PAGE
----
How many times have I thought this, whispered it or screamed the words at myself? Too many to count.
I imagine you’ve done the same. Quick to believe the worst, we punish ourselves, by rehearsing our sins, bad choices or the lies we’ve believed over and over. Don’t we?
And so we reach the final focus in our series on forgiveness—learning to forgive ourselves. I’d experienced God’ forgiveness, and chose to believe Psalm 103:12 that says he forgives as far as the east is from the west (which is infinitely far if you keep going around the circle).I had finally forgiven the people I loved who had hurt me, releasing them into God’s hands.
But I couldn’t forgive myself.
After all, it was me who chose the life I ended up living. My poor judgment caused the pain I suffered. God had tried to gain my trust and attention and pointed out the truth about myself and my situation. But I hadn’t been willing to deal with the truth. It was too hard, too scary, too painful.
I caused my years of heartache.
As my children shared their hearts about all that had happened, I hated myself and my self-imposed blindness. They had come to me with their hurts from a dysfunctional family life, but I did nothing to intervene. I couldn’t forgive myself for the way they had suffered as a result of my leaving them unprotected over the years.
I was so intent on holding onto a dream of the marriage I wanted, that I sacrificed my children. I saw myself as the ancient worshipers of Molech, god of the Ammonites, who threw their children into flames as living sacrifices which God said, in Leviticus 20:1-5 and Jeremiah 32:35, was detestable (refer also to Leviticus 18:2, Deut. 12:31 and I Kings 11:5).
How could I do something so awful to the ones I love the most?
But in spite of my choices, God had been putting the pieces of my children back together. Still, I felt as if the damage was irreparable; that I could never make it up to them. How could crying and telling them how sorry I was ever be enough? How could my right choices and protection of them now make up for all the years I left them uncovered and vulnerable? My children were willing to work through forgiving me, but I was not willing to forgive myself. Then a friend showed me a verse in Job that spoke to my heart.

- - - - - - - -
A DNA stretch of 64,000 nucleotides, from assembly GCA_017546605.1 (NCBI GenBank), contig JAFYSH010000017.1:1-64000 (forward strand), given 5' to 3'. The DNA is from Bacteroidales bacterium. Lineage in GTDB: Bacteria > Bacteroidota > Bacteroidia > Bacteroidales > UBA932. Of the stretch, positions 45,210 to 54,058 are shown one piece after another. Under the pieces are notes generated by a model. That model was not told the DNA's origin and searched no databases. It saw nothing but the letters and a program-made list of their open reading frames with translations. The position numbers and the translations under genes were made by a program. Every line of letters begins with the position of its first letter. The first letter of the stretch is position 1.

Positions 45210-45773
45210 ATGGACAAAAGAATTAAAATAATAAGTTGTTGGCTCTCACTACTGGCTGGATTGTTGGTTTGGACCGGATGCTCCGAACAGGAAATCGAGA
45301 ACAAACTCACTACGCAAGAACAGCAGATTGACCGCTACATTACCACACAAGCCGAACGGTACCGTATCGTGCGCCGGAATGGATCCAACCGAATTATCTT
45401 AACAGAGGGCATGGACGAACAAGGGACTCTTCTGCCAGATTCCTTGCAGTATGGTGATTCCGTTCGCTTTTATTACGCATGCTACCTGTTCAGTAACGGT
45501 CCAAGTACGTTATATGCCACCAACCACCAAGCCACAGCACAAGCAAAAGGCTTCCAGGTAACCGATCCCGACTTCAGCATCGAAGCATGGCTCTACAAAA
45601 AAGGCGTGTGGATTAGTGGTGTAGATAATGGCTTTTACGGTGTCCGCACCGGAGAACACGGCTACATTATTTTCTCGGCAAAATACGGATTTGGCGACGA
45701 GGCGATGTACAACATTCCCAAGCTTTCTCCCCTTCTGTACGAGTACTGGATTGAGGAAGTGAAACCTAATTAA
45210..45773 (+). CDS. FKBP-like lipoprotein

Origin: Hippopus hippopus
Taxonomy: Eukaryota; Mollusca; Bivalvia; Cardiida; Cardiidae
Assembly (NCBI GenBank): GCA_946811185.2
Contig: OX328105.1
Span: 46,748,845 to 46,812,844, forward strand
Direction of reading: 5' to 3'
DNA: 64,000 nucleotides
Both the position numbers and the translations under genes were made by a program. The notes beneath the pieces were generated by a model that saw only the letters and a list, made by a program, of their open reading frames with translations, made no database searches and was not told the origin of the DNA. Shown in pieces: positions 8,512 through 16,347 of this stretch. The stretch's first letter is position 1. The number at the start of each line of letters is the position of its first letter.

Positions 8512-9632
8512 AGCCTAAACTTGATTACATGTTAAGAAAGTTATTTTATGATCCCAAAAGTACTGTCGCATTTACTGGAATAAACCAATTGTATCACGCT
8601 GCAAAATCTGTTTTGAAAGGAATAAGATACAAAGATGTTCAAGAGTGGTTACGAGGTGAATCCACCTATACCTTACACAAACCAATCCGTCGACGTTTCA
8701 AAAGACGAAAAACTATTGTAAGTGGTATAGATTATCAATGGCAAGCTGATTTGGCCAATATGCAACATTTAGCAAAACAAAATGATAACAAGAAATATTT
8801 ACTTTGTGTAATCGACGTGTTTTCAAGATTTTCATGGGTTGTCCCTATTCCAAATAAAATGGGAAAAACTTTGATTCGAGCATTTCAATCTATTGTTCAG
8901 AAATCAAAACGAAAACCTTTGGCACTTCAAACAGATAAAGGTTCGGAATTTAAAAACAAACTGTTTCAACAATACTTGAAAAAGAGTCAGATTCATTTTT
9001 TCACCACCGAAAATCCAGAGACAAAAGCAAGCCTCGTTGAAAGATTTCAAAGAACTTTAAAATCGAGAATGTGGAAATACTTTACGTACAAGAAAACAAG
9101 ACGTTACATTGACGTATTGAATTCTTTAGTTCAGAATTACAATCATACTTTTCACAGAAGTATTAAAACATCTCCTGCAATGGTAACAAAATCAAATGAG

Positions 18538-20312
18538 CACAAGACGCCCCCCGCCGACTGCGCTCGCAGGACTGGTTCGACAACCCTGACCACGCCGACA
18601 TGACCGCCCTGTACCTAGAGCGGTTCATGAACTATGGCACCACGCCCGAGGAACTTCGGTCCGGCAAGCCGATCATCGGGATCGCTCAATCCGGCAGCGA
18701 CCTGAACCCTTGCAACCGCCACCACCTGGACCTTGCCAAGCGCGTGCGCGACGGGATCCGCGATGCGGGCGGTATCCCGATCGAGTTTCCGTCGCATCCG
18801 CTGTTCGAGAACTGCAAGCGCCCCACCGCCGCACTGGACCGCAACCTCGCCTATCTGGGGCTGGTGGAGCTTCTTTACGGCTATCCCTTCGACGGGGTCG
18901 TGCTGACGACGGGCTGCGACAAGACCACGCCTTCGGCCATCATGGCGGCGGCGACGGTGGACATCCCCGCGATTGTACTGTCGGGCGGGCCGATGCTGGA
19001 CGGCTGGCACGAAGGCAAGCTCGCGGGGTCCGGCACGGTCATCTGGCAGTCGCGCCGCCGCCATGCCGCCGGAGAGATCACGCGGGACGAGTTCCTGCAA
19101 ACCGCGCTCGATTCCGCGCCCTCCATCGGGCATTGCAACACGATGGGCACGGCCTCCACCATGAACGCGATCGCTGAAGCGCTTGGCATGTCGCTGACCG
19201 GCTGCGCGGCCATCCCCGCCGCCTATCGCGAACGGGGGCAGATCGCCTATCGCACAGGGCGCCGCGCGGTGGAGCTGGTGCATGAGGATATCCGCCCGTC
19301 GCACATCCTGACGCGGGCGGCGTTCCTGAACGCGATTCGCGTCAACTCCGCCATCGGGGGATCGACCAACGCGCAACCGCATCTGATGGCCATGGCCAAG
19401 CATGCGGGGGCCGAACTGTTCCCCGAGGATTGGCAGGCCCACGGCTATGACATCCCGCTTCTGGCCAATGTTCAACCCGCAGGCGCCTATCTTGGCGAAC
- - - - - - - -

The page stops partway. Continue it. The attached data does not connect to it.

I felt my spiritual eyes open.
Jesus showed me the huge wall I had built around myself with my lack of forgiveness. It was keeping me trapped in places where He wanted me to be free. I had been judging myself and keeping myself weighed down with the need for justice against me.
He is wooing you from the jaws of distress to a spacious place free from restriction, to the comfort of your table laden with choice food. But now you are laden with the judgment due the wicked; judgment and justice have taken hold of you.
Jesus had already forgiven me and begun to restore my relationship with Him and my children. It was me not forgiving myself that kept me trapped. I had to let go of wanting to punish myself for not changing my life situation sooner.
I confessed my lack of forgiveness for myself.
God showed me His love for me in special ways unique to me, like seeing dolphins jumping in the ocean by my house. He reminded me of the good plans he had for me–even though I may not see them all yet. Through the Bible and other relationships, he taught me how to better love and help my children in their lives. My new freedom also brought the ability to let go of them. As I released myself from the guilt and shame I had been living under, I was able to let God work in His own way in each of their lives. That did more for them than me beating myself up on their behalf.
Each one holds an important key to the door of freedom.
Below is a link to a song that greatly aided me in the process of learning to forgive myself.
Have you forgiven yourself?